include monitoring and enforcement – other criteria relate to organisation, preparation, content of code, complaints handling and
OFT has identified seven priority sectors for consideration under the new regime. The credit sector is one of those priorities. In
August 2001 code sponsors from the priority sectors were invited to submit their codes for assessment by 19 September 2001.
Other code sponsors were invited to register an interest in participating at a later date. Response from the credit sector has
however been disappointing, and only one relevant trade body has so far submitted an application.
Assessment of code applications submitted from the priority sectors continues. The guidance on the core criteria, first published in
August 2001, has been reviewed to take into account findings from the initial assessments and a revised version was published in
May 2002. Work progresses on the production of an application pack to assist future code sponsors.
OFT will take into account the principles set out in the Task Force report when it comes to consider code applications from the
5e Guidance Material
“OFT should include relevant principles of best practice, where appropriate, in any guidance material it produces on credit advertising or the licensing
OFT issued general guidance in February 2001 to holders of and applicants for consumer credit licences. This explains how OFT
operates the licensing system under the Consumer Credit Act, and the fitness test. It provides a general list of examples of unfair
business practices that could lead to a licence being refused or revoked. It also indicates the OFT’s intention to follow up with
further guidance for specific market sectors where problems have been identified or where a more detailed consideration of market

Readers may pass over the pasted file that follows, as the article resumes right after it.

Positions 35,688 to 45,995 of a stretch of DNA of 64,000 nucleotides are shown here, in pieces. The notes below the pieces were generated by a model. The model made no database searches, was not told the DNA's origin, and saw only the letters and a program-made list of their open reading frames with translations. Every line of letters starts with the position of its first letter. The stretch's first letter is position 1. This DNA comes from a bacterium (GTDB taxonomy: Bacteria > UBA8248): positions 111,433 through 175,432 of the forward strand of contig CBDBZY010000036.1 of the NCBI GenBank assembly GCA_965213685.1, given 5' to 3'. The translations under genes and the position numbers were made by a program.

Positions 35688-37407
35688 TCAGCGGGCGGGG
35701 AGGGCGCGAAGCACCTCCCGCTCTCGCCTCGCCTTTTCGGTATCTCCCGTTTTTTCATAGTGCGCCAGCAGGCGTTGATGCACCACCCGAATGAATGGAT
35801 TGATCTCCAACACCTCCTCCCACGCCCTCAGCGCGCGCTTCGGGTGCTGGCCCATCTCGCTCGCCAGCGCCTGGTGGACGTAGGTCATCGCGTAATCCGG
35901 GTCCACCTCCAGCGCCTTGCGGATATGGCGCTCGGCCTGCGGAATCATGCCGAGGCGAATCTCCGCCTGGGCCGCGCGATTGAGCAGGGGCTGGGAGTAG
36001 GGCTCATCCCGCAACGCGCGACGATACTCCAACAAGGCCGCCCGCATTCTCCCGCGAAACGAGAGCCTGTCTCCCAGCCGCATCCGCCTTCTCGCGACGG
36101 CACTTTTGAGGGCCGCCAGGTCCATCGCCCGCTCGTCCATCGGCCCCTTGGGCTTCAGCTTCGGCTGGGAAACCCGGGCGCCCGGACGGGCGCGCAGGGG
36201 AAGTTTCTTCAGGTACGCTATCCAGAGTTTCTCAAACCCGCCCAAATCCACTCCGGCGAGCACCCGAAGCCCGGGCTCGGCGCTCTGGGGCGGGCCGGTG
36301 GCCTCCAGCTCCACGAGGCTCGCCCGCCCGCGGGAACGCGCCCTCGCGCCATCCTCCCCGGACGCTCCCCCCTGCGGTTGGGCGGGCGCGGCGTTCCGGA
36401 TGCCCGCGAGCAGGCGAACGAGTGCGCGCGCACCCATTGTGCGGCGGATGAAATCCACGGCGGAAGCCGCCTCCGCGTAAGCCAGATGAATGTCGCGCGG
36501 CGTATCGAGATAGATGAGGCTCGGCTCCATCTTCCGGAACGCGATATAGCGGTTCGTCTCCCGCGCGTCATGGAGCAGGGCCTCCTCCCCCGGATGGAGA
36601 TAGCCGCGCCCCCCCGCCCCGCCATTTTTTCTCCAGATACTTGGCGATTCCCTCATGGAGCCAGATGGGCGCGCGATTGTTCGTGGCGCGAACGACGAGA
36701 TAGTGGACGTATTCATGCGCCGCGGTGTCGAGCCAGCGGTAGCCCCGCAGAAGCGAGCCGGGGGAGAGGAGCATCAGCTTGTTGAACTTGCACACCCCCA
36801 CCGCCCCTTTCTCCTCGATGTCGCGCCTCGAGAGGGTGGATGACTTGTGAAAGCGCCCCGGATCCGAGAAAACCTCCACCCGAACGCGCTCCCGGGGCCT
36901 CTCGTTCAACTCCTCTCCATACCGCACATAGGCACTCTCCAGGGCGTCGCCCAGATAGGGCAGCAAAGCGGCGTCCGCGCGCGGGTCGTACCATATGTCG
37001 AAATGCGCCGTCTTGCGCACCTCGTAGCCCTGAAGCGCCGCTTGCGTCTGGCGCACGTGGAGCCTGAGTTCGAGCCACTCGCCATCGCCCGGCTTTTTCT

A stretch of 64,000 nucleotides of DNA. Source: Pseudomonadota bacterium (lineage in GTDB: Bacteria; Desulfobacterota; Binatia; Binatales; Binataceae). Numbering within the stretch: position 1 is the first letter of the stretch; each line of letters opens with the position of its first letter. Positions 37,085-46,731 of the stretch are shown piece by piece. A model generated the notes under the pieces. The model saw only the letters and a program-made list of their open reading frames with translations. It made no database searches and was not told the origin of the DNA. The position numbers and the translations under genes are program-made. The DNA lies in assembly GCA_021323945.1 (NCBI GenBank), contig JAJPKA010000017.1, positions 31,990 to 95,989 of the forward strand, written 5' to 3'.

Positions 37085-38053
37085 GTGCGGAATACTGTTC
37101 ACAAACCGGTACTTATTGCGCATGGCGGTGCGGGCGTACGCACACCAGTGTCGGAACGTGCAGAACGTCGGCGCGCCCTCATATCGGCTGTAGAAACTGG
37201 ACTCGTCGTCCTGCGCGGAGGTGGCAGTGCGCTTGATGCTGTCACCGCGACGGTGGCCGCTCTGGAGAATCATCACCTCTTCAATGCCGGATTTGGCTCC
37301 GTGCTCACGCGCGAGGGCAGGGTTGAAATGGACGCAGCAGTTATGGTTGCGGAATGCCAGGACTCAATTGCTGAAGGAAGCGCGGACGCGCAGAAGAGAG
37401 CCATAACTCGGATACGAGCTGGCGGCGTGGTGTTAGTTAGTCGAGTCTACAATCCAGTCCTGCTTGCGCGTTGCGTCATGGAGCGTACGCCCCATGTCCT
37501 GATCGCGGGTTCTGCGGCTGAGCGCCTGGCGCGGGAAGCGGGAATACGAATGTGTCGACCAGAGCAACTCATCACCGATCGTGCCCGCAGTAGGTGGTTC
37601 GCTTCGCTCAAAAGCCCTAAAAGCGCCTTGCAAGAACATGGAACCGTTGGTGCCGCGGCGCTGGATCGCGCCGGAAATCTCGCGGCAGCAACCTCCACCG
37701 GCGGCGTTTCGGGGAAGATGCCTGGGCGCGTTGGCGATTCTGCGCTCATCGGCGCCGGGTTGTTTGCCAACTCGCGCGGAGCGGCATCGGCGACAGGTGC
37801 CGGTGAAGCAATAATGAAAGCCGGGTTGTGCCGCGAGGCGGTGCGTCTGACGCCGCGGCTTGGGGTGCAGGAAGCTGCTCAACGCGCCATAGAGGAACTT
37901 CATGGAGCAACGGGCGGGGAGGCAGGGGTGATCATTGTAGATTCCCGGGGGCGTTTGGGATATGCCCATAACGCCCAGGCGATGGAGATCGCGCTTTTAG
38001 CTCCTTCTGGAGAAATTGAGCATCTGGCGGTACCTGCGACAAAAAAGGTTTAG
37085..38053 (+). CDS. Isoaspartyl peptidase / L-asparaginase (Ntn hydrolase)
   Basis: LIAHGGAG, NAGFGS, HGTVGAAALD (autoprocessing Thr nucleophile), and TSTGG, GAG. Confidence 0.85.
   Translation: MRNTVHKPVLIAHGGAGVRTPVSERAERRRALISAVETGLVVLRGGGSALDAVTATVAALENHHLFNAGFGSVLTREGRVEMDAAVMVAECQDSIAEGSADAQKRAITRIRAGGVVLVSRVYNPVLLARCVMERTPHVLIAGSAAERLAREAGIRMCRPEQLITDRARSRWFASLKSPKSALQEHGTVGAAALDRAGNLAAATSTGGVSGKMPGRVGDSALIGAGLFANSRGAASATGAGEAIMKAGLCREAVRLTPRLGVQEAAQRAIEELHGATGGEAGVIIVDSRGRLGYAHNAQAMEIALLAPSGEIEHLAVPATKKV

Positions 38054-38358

circumstances would be helpful.
Guidance on debt management services was published in December 2001 following extensive consultation. The purpose of this
guidance is to set out minimum standards and highlight examples of practices that would be considered unfair or improper. It
applies to all licensees who provide debt-adjusting or debt-counselling services for the purposes of the CCA, and it also extends to
actions of other traders in their dealings with debt management companies.
Further licensing guidance is planned in a number of other areas, including the used car market and debt collection practices.
Future projects may include credit brokerage, home improvements and credit repair. OFT will also be reviewing the Non-Status
Lending Guidelines in the light of mortgage regulation.
In addition, OFT intends to issue guidance material on a number of issues relating to the application and enforcement of the CCA.
These may include credit advertising, credit card APRs, section 75 and section 155.
As above, OFT will take into account the principles set out in the Task Force report in any guidance material it produces.
SUMMARY OF WORKING GROUP RECOMMENDATIONS TO THE TASK
Key Questions Working Group
Research commissioned by the DTI on behalf of the Working Group strongly
indicated that Pre-Family group (ie younger couples or singles with no children),
older teenagers, and the Young Family group (singles or couples with children)
would most benefit from the information in the Key Questions leaflet (drafted by the
Working Group). However, encouraging take-up, retention and use of the leaflets
particularly by the Pre-Family group is unlikely to be successful unless supported by
a solid, and potentially costly advertising campaign.